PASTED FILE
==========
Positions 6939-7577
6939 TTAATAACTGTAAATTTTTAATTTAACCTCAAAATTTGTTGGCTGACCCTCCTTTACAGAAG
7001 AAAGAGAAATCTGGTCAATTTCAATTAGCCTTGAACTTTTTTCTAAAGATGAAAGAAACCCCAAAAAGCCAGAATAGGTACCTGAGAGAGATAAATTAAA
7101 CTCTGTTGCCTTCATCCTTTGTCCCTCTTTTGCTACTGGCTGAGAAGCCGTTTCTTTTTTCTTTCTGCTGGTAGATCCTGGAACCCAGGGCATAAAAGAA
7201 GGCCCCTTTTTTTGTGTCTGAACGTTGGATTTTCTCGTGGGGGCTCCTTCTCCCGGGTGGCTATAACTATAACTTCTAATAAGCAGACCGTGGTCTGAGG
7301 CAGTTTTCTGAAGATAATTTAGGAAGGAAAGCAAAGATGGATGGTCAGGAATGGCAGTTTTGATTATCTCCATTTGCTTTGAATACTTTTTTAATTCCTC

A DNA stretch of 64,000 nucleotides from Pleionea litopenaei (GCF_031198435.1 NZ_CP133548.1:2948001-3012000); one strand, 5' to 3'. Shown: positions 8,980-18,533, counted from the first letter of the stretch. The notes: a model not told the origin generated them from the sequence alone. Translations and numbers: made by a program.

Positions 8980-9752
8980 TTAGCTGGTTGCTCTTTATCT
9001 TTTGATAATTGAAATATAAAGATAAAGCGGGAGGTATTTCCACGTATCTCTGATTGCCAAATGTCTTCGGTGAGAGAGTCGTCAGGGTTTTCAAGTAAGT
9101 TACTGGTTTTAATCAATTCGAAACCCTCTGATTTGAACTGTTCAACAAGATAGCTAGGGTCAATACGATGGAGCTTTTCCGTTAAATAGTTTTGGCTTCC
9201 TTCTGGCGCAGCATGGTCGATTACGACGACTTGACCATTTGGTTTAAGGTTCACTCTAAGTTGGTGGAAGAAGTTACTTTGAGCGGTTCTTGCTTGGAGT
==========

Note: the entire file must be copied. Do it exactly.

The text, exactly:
Positions 6939-7577
6939 TTAATAACTGTAAATTTTTAATTTAACCTCAAAATTTGTTGGCTGACCCTCCTTTACAGAAG
7001 AAAGAGAAATCTGGTCAATTTCAATTAGCCTTGAACTTTTTTCTAAAGATGAAAGAAACCCCAAAAAGCCAGAATAGGTACCTGAGAGAGATAAATTAAA
7101 CTCTGTTGCCTTCATCCTTTGTCCCTCTTTTGCTACTGGCTGAGAAGCCGTTTCTTTTTTCTTTCTGCTGGTAGATCCTGGAACCCAGGGCATAAAAGAA
7201 GGCCCCTTTTTTTGTGTCTGAACGTTGGATTTTCTCGTGGGGGCTCCTTCTCCCGGGTGGCTATAACTATAACTTCTAATAAGCAGACCGTGGTCTGAGG
7301 CAGTTTTCTGAAGATAATTTAGGAAGGAAAGCAAAGATGGATGGTCAGGAATGGCAGTTTTGATTATCTCCATTTGCTTTGAATACTTTTTTAATTCCTC

A DNA stretch of 64,000 nucleotides from Pleionea litopenaei (GCF_031198435.1 NZ_CP133548.1:2948001-3012000); one strand, 5' to 3'. Shown: positions 8,980-18,533, counted from the first letter of the stretch. The notes: a model not told the origin generated them from the sequence alone. Translations and numbers: made by a program.

Positions 8980-9752
8980 TTAGCTGGTTGCTCTTTATCT
9001 TTTGATAATTGAAATATAAAGATAAAGCGGGAGGTATTTCCACGTATCTCTGATTGCCAAATGTCTTCGGTGAGAGAGTCGTCAGGGTTTTCAAGTAAGT
9101 TACTGGTTTTAATCAATTCGAAACCCTCTGATTTGAACTGTTCAACAAGATAGCTAGGGTCAATACGATGGAGCTTTTCCGTTAAATAGTTTTGGCTTCC
9201 TTCTGGCGCAGCATGGTCGATTACGACGACTTGACCATTTGGTTTAAGGTTCACTCTAAGTTGGTGGAAGAAGTTACTTTGAGCGGTTCTTGCTTGGAGT